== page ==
U.S. War Machine (part II)

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I was recently interviewed, along with folks like Cindy Sheehan, by Press TV. The topic was the permanent U.S. war economy.

See Part II of that show here!

Bhopal: 30 Years of Struggle and Survival (Interview with Reena Shadaan)

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Reena Shadaan: “It’s been three decades of mobilization against what is now the second biggest chemical corporation in the world and the Government of India. As the 30th anniversary approaches, much of the wider goals remain the same (assessment and clean-up of the site, holding the Dow Chemical Company accountable legally, etc.); however, many important successes have been won as well. For instance, after more than 10 years of mobilization on contaminated groundwater, the survivors’ groups succeeded in getting the government to supply clean water and infrastructure (taps) in the communities. That was a huge success. Just days ago, five Bhopali survivors were on indefinite, waterless hunger strike, and after five days, the Government of India conceded to their demands. The 30th anniversary is a reminder that nothing is won without struggle.”

handpointRTig Click here to read my full article

(Occupy this Book: Mickey Z. on Activism can be ordered here.)

Choose Sides in the War Against Imagination

Go Play Outside!

New Ark Adventure Playground

Half of the students in the US of A who live within one mile of their school opt for an internal combustion engine as their method of transportation rather than putting one foot in front of another. This frightening factoid is indicative of a disturbing, unhealthy trend for American children.

“Pediatricians nowadays see fewer kids with broken bones from climbing trees and more children with longer-lasting repetitive-stress injuries, which are related to playing video games and typing at keyboards,” writes Sally Deneen at The Daily Green.

Richard Louv, author of Last Child in the Woods, calls this “nature deficit disorder.” As a fourth-grader quoted in Louv’s book explains: “I like to play indoors better, because that’s where all the electrical outlets are.”

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Nature deficit disorder is obviously not a medical term; it’s more of a social trend. The term describes “the human costs of alienation from nature, among them diminished use of the senses, attention difficulties and higher rates of physical and emotional illness.” We may be witnessing the first generation of Americans to grow up so completely out of balance with nature.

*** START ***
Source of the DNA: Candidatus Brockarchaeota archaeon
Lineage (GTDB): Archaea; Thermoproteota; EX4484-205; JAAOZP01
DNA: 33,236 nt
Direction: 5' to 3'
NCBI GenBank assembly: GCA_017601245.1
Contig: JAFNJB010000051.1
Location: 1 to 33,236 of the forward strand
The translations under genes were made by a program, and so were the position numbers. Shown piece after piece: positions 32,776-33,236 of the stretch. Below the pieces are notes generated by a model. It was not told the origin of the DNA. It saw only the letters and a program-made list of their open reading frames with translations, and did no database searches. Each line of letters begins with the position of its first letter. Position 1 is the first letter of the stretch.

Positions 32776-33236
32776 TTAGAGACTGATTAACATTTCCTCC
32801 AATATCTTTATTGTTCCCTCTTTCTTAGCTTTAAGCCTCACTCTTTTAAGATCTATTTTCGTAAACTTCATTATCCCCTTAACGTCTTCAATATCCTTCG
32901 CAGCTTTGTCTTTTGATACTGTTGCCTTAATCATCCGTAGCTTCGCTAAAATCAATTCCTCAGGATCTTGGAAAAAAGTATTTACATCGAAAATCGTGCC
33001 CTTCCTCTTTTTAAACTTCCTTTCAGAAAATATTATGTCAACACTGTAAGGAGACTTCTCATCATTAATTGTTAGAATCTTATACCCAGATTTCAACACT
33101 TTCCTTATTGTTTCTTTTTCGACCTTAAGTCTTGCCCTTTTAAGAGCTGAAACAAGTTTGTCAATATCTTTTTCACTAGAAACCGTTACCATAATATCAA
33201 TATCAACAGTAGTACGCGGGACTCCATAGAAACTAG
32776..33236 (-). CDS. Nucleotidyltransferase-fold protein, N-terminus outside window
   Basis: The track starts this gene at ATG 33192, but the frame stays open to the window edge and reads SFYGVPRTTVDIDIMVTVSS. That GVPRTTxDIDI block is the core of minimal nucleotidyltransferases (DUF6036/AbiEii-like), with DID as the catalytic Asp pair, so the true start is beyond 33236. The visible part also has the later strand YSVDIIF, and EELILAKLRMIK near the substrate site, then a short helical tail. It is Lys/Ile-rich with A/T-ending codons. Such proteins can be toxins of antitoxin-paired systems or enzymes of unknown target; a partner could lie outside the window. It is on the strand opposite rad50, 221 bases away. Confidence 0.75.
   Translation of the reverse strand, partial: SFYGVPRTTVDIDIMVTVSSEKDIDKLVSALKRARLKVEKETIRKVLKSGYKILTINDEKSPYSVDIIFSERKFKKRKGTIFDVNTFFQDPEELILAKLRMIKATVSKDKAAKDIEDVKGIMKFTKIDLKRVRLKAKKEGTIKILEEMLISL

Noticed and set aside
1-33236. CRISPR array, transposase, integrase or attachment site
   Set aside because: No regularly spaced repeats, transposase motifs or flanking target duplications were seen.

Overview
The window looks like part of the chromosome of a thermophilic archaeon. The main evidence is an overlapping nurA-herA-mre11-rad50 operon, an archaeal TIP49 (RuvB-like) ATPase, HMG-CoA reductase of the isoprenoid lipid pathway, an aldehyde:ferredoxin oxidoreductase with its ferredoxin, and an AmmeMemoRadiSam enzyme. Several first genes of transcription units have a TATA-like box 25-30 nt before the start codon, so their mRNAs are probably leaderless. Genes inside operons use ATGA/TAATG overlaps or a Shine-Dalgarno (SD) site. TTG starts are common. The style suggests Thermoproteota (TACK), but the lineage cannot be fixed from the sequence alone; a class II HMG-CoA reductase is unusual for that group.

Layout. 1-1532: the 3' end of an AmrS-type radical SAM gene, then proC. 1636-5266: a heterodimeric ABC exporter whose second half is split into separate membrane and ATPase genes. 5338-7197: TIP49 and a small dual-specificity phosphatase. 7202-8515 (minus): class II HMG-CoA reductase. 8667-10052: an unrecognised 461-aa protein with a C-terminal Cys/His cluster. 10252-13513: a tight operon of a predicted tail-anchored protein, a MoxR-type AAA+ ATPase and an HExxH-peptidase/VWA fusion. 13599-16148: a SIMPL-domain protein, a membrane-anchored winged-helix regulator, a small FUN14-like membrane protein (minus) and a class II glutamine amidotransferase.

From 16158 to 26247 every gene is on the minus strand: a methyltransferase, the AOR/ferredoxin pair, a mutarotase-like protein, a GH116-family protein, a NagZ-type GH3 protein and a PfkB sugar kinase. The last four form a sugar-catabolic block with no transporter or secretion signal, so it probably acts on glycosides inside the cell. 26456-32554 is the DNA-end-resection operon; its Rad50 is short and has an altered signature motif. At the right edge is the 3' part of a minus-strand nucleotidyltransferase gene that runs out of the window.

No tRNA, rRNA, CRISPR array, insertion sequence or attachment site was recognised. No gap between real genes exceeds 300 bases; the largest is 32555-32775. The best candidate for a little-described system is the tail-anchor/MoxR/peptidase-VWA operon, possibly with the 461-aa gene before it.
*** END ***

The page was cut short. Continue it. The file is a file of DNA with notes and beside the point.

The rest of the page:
The result is kids who are distracted and de-conditioned. American children between the ages of 8 and 18 spend an average of 6.5 hours a day indoors using computers, video games, television, and MP3 players.

The National Wildlife Federation (NWF) recommends that parents give their kids a “Green Hour” every day, “a time for unstructured play and interaction with the natural world. This can take place in a garden, a backyard, the park down the street, or any place that provides safe and accessible green spaces where children can learn and play.”

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The NWF reports that children who regularly spend unstructured time outside play more creatively, have lower stress levels and more active imaginations, become fitter and leaner, develop stronger immune systems, and have greater respect for themselves, for others, and for the environment.

Climate Change: Know Your Enemy

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If every person in the U.S. made all the minor changes suggested by Al Gore in ‘An Inconvenient Truth,’ carbon emissions would fall by only 22%.

Meanwhile, Exxon-Mobil – a company with sales (over $420 billion) that exceed the gross domestic product of 167 countries – emits 298 million tons of CO2 every year.

Cecily McMillan on Prisons, Profit, Protest, and Privilege

 

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MZ: Activists are often accused of only focusing on what’s wrong and indeed, the picture being painted here is bleak. What do you feel someone reading this article can start doing—right now—to make a difference on this issue?

CM: I think, first and foremost, a big thing any individual can right now, in this moment—take 30 seconds—is to reconfigure your mind away from the concept of “criminal.” People reading this might not want to accept that I am a violent felon because if they see me like that, it upsets their sense of security. So, as you read this, wrap your mind around the reality that I’m Cecily but I’m also a violent felon, I have a case number, I was convicted by a jury of my peers, and sent to Rikers where I lived and survived for two months. If you can know all that but still see me as a human being, then you have to do the same for everyone else.

Almost every other person in Rikers had a story just as twisted and fucked up as mine but it was a lot more normalized because of the color of their skin. What we all must do is see that whether or not someone is in jail, whether or not they committed a crime or were targeted by the police, they’re people. They’re people first. If we’re going to reorient this plutocracy back towards democracy then we have to view every single person in this country as a person with rights who deserves to be treated like a human being. 

handpointRTig Click here to read my full article

(Occupy this Book: Mickey Z. on Activism can be ordered here.)

U.S. War Machine

2013pie

I was recently interviewed, along with folks like Cindy Sheehan, by Press TV. The topic was the permanent U.S. war economy.

See Part I of that show here!